In today's world of computer games and social media, scrambling over walls, shinning up trees and leaping from railings seem like pursuits from a bygone age.

Not so for 14-year-old Robbie Griffith, known as "Wee Beastie", who can often be found propelling himself around the urban landscape.

Griffith is a leading parkour athlete; a discipline that developed in the 1980s in France from military obstacle course training which uses only the human body and the environment to move around.

Watch Robbie in action below

"I'd always loved rock-climbing and tree-climbing and as soon as I found parkour I loved it," says Robbie, a pupil at St Ambrose High in Coatbridge.

He joined a class after seeing a flyer at school and has been honing his skills for the past four years. "At the gym they use horses to vault over and the gymnastic boxes to jump to. You can use the beam to walk along as if it was a railing. It's really safe and there is a coach supporting you as well."

By the age of 12, he had taken to the streets. "The first time I tried it outside was in a swing park in Coatbridge. I remember trying to vault the railings. It was much harder outside, I wasn't as used to it."

Despite the risks, he has never had a major fall. "I've never broken a bone in my body. I've only had a bump or a scrape, I've never had anything serious, just a couple of bruises."

Robbie will often take note of a spot that he is keen to use for parkour and come back and work out a rough route. He often film his moves and puts them online.

Keeping calm is important. "If you are about to do something and you are really nervous about it, then you are not 100 per cent sure that you can do it, and that is when it becomes dangerous."

He now trains with Parkour Generations, a London-based organisation, and has signed on with management company JLM Urban Sports, which supplies stunt men for films including James Bond, Iron Man and Star Wars.



Through his YouTube films, Robbie's mesmerising stunts have attracted an online audience and he was invited to star in the Paul Smith Junior spring-summer campaign 2015. "It was a bit strange at first doing it in front of more people and cameras but by the end of the day's shooting I was more comfortable with it and the camera crew were really friendly.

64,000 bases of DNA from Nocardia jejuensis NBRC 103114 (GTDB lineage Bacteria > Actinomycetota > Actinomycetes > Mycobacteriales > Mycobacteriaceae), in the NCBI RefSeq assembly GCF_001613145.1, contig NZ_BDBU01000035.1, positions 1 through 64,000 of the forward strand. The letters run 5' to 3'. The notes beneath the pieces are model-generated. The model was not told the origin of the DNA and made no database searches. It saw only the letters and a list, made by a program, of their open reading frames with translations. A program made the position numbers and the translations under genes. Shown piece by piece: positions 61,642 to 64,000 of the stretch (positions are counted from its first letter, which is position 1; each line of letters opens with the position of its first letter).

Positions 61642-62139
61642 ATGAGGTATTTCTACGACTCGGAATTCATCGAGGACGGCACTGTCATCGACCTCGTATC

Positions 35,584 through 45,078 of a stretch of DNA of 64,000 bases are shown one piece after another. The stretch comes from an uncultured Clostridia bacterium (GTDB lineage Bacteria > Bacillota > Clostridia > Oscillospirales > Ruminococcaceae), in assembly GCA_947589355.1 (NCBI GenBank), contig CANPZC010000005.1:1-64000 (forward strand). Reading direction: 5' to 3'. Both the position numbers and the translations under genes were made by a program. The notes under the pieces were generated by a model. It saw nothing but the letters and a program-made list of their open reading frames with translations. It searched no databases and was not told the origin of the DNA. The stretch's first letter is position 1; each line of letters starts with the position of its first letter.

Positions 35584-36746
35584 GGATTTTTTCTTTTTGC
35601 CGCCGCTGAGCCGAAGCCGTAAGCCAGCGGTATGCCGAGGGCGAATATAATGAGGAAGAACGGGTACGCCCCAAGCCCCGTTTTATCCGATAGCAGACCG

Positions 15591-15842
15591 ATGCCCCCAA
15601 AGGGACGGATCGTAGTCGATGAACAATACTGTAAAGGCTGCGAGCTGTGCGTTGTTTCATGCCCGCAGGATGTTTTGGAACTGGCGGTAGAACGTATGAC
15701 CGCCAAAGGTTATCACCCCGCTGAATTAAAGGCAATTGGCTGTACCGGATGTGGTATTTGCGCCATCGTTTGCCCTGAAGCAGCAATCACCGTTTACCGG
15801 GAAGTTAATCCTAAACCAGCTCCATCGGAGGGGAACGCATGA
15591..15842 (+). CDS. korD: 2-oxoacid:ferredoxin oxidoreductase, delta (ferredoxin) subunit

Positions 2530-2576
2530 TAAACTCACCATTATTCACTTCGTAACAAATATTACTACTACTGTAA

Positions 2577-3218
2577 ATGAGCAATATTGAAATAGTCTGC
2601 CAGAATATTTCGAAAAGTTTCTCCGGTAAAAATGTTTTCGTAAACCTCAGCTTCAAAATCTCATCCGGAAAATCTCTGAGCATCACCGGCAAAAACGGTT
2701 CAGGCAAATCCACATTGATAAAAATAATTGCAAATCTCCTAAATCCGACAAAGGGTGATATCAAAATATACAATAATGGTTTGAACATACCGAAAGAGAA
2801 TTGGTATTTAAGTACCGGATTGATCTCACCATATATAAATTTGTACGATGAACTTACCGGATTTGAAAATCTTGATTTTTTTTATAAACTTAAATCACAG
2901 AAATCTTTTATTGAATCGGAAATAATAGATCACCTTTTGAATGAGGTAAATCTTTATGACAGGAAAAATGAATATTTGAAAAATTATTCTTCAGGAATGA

"I'd love to be a professional parkour athlete, going all around the world coaching and performing live and doing shoots like Paul Smith one. I'd love to travel."

Robbie's father Jim, who did gymnastics in his youth, has given his support, along with mother Lorraine.

Jim says he didn't mind what sport his sons got into (he also has an elder son, Tom, 18) so long as they were active. Given the breathtaking moves his son is capable of, did he ever fear for Robbie's safety?

"He went to Parkour Scotland's classes twice a week and it's inside, in a gym. It's all crash mats and there is no height stuff and I've watched him train and get better. He was always a wee fidget, a bit of a monkey as a kid, so he improved once he started training outside."

There is a school of thought which believes that channelling their natural thrill-seeking desire into one activity can actually make children less likely to engage in other, less desirable risk-taking behaviour and this seems to chime with Jim's experience.

"For me, what it has helped is his risk-tasking. It has matured him so much and helped his focus. He will no doubt break something at some point but he trampolines competitively for Glasgow Trampoline Club so that also helps his awareness when he is in the air."

In 2014, Robbie was involved with the Commonwealth Youth Circus tour. "For a 13-year-old, training for nine months for six days a week and then touring Scotland for six weeks and performing with kids aged between 18 and 25 has been another good experience. He's like any other 14-year-old - cheeky in the house and carrying on with his brother - but it has matured him a lot, being around older kids."

Since his star has ascended in the parkour world, Robbie has been featured in the New York Times and his dad is proud of the way he is handling the attention.

"That's what I am very proud of, not only his talent but how he comes across. He is shy and he is humble about it all and that's important for me."

While Jim is keen for his son to forge a career using his skills, he is philosophical about the future. "If nothing comes of this and he joins the rat race like most of us, he has had some great childhood memories."